Primary and Secondary Medicare Insurance

While some beneficiaries have Medicare as their sole insurance, it’s also typical to have Medicare in addition to another form of insurance to lower out-of-pocket expenditures. When this happens, benefits are pre-coordinated, with one policy serving as main insurance and the other as supplementary insurance. Some of your deductibles or copayments may or may not be covered.

When is Medicare Primary or Secondary Payer

If Medicare is your only source of coverage, it takes precedence. The benefits are automatically coordinated when you add another type of coverage to the arrangement. The coordination of benefits will determine what type of coverage is primary and what type of coverage is secondary.

The primary coverage will pay out first, followed by the secondary coverage. We’ll go through circumstances where Medicare is main and when Medicare is secondary in the sections below.

When is Medicare Considered Primary

When you have many types of insurance, Medicare is usually the primary payer. Some possibilities are having group coverage via a smaller business, COBRA, and being on inactive deployment with TRICARE or Medicaid. Secondary insurance will usually only pay if the primary insurance has already paid its share.

When is Medicare Considered Secondary

Although Medicare usually is the primary insurance, there are times when it is secondary. Such as job-based insurance with a company that employs 20 or more people. Employers must provide the same health benefits to workers aged 65+ as they provide to the rest of their staff. This also includes coverage to spouses.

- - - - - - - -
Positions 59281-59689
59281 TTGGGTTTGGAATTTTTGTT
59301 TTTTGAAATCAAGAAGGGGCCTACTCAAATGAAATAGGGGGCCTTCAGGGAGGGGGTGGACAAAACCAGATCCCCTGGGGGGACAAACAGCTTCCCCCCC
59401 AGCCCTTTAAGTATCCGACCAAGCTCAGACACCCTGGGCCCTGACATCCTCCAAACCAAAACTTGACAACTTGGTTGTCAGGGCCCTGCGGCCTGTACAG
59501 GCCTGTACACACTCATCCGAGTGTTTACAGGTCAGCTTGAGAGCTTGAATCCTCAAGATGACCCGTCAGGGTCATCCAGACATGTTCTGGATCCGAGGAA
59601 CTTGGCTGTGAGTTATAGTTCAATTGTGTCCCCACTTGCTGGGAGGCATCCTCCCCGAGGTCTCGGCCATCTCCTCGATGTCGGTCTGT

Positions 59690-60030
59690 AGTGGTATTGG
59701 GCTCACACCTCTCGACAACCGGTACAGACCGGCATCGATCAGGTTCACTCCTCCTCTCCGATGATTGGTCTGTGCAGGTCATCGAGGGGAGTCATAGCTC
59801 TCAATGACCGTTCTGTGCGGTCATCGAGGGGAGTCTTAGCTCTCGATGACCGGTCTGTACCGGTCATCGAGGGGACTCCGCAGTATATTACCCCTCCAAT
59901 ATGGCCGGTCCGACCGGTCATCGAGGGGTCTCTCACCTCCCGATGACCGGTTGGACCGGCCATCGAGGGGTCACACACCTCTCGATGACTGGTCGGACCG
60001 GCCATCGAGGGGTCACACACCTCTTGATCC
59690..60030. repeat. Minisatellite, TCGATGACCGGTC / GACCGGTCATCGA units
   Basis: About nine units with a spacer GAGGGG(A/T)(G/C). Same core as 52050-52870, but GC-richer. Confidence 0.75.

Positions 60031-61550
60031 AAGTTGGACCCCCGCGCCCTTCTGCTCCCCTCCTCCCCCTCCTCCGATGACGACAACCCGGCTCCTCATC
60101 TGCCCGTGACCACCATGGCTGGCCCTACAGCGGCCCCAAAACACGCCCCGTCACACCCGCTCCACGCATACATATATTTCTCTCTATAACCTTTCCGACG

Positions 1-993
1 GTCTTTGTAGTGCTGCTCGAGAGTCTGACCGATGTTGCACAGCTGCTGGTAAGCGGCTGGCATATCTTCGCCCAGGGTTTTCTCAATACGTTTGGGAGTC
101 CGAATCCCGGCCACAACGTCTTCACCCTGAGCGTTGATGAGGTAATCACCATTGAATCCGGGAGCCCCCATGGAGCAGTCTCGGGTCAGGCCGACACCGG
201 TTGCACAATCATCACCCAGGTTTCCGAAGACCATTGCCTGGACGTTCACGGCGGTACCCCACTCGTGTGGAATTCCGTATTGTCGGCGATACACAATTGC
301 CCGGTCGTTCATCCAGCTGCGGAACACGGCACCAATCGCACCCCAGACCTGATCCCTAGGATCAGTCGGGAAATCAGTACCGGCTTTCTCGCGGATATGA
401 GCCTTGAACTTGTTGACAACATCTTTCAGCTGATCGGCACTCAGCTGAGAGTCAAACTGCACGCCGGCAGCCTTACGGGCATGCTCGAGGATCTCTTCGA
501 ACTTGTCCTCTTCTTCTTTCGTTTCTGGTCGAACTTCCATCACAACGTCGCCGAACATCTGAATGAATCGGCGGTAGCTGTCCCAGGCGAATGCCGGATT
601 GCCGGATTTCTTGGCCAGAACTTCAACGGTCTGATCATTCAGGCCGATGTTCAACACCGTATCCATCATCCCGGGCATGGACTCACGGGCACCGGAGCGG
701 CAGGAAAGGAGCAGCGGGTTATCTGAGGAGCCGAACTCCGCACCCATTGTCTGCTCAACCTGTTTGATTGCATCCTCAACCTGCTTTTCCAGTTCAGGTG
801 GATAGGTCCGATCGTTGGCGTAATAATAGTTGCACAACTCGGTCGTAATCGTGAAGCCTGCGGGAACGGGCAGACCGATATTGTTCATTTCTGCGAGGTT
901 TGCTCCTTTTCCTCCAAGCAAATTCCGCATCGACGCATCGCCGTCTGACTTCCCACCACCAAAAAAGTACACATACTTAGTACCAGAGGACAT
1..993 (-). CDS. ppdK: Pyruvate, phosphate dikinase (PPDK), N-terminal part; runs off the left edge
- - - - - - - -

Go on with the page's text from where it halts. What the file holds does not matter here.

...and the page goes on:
If you are a worker’s compensation recipient, any services included in your workers’ compensation insurance claim will be covered by it. Medicare will be your primary payer for any approved medical costs not linked to that claim.

Paying Primary or Secondary

The primary payer pays up to the limitations of their policy coverage.

The one who is a secondary payer only pays if the first insurance does not cover the total charges. The secondary payer which may be Medicare, might not be able to cover all of the remaining expenses.

If your secondary payer is a group health plan or retiree coverage, you may need to enroll in Medicare Part B before they pay as your primary payer.

If your primary insurance company does not clear the bills within 120 days, Medicare may issue a conditional payment to settle the bill at that time. Your primary insurance will be charged later to compensate for this payment.

Medicare Coverage for 65+ Individuals

Suppose you are eligible for Medicare because you are 65+ individuals and are covered by your or your spouse’s employment-based insurance. In that case, you have an eight-month special enrollment period to enroll in Part B after your current job coverage ends.

It implies that you are not obligated to take Part B during your initial enrollment period. However, keep in mind that you should usually only delay Part B enrollment if your employer-sponsored insurance is the primary payer.